Another study found that Humulene reduces inflammation, including within the airways and lungs. This makes it possible for the terpene to help alleviate allergic reactions and soothe airways, making it easier for people with asthma to breathe.
Humulene has shown to boost the immunity of cannabis plants and is responsible for helping the plant to synthesize trichomes. During the plant's life cycle, Humulene also helps the plant to prevent fungal infections and deter pests.
Most interestingly, Humulene can also make it possible to increase the absorption rate of drugs. It can be distributed through the body near-instantly and absorbed both topically and through the mouth. This special role in pharmacokinetics with Humulene shows the potential for pharmaceuticals to use Humulene during delivery to improve distribution, absorption, and metabolic rates of prescription drugs.
Natural Sources of Humulene Isolate Terpenes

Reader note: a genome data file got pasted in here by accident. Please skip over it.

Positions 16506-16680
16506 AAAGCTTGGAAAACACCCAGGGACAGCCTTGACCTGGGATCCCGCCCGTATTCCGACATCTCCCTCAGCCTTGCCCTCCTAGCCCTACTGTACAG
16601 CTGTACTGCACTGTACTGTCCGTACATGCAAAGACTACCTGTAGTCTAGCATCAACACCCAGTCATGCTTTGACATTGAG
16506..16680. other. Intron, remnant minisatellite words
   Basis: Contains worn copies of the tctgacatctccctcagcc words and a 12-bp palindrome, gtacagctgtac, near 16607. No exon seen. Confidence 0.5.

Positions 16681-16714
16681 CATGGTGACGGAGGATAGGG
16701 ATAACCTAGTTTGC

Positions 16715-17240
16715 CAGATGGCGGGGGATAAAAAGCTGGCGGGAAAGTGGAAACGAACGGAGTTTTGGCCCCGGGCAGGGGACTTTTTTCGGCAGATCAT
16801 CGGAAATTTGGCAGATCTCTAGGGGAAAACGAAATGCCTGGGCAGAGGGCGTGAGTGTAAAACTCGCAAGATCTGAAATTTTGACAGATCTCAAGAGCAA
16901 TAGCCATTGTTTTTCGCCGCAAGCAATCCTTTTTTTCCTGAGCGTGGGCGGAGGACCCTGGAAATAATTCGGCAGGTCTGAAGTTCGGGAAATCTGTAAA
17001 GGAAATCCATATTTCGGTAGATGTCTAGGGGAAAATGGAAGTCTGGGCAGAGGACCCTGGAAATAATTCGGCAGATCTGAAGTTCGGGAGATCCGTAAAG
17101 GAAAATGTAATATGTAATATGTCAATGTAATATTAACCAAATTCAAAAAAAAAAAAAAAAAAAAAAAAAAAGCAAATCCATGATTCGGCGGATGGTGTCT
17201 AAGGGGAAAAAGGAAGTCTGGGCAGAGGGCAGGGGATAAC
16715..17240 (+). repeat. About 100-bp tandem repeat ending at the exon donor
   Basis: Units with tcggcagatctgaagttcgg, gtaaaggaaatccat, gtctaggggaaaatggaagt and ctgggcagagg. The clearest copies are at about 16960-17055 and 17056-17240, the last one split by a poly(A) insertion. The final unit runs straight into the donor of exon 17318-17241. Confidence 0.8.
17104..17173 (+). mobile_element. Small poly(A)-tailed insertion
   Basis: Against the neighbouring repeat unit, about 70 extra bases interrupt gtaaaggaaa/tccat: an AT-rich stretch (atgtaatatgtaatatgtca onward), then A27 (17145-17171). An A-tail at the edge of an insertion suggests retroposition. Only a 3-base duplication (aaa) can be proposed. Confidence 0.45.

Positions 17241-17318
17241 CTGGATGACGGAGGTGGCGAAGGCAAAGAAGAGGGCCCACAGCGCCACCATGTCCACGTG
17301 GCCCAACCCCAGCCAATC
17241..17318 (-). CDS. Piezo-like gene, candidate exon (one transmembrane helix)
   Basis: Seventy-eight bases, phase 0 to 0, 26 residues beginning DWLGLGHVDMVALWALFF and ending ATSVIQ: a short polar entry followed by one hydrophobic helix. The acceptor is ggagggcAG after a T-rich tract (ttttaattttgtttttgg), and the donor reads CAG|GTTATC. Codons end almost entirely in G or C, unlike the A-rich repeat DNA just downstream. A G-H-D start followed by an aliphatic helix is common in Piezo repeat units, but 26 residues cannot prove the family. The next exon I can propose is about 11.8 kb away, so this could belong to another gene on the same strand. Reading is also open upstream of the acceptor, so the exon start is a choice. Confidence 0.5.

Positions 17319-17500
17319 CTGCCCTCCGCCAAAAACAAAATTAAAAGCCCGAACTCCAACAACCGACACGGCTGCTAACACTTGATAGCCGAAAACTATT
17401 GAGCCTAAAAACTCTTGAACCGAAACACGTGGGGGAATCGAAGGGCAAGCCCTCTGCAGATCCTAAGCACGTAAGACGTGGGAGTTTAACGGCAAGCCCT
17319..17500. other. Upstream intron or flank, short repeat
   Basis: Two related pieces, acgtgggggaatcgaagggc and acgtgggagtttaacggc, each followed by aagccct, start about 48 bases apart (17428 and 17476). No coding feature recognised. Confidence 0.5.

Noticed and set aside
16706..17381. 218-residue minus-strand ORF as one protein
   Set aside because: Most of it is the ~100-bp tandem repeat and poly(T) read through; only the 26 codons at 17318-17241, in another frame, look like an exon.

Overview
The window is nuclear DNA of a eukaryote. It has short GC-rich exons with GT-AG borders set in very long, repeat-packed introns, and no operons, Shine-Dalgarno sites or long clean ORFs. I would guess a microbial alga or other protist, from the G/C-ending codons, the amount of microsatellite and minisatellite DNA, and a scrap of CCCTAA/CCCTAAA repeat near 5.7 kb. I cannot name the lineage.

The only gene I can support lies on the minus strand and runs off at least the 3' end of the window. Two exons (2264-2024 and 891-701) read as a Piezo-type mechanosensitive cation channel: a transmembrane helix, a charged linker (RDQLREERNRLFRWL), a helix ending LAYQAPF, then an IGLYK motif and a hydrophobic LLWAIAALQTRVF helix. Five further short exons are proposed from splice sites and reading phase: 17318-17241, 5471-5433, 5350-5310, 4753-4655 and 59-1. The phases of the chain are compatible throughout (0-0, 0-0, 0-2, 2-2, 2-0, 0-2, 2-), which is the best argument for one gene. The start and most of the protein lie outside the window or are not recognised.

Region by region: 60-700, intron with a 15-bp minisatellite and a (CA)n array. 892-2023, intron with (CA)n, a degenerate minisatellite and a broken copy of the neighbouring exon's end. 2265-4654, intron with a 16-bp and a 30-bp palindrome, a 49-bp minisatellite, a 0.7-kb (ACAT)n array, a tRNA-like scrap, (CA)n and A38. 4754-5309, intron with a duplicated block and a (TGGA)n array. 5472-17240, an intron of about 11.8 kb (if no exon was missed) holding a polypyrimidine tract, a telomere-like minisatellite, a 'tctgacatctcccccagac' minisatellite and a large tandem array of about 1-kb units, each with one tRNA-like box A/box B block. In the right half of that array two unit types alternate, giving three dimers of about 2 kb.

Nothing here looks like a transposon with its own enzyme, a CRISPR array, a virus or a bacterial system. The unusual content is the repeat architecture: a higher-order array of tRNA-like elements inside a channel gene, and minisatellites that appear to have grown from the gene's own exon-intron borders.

Humulene is present in tons of different plant species, including hops, cannabis, basil, and cloves. Strains containing Humulene terpenes include White Widow, Headband, Death Star, and Sour Diesel, among several others.
TLDR; Humulene Benefits
Common uses for Humulene Isolate
Whether through your favorite herbs and spices or through a diffuser, Humulene smells and tastes great and works wonders within your body.
Humulene terpenes can be safely added to all sorts of products to encourage relaxation and calm. It can safely be eaten, drank, infused, and inhaled with a little bit of mixing. It can also be used to improve cannabis products like vapes and concentrates that may have lost cannabinoid potency or terpene content during extraction.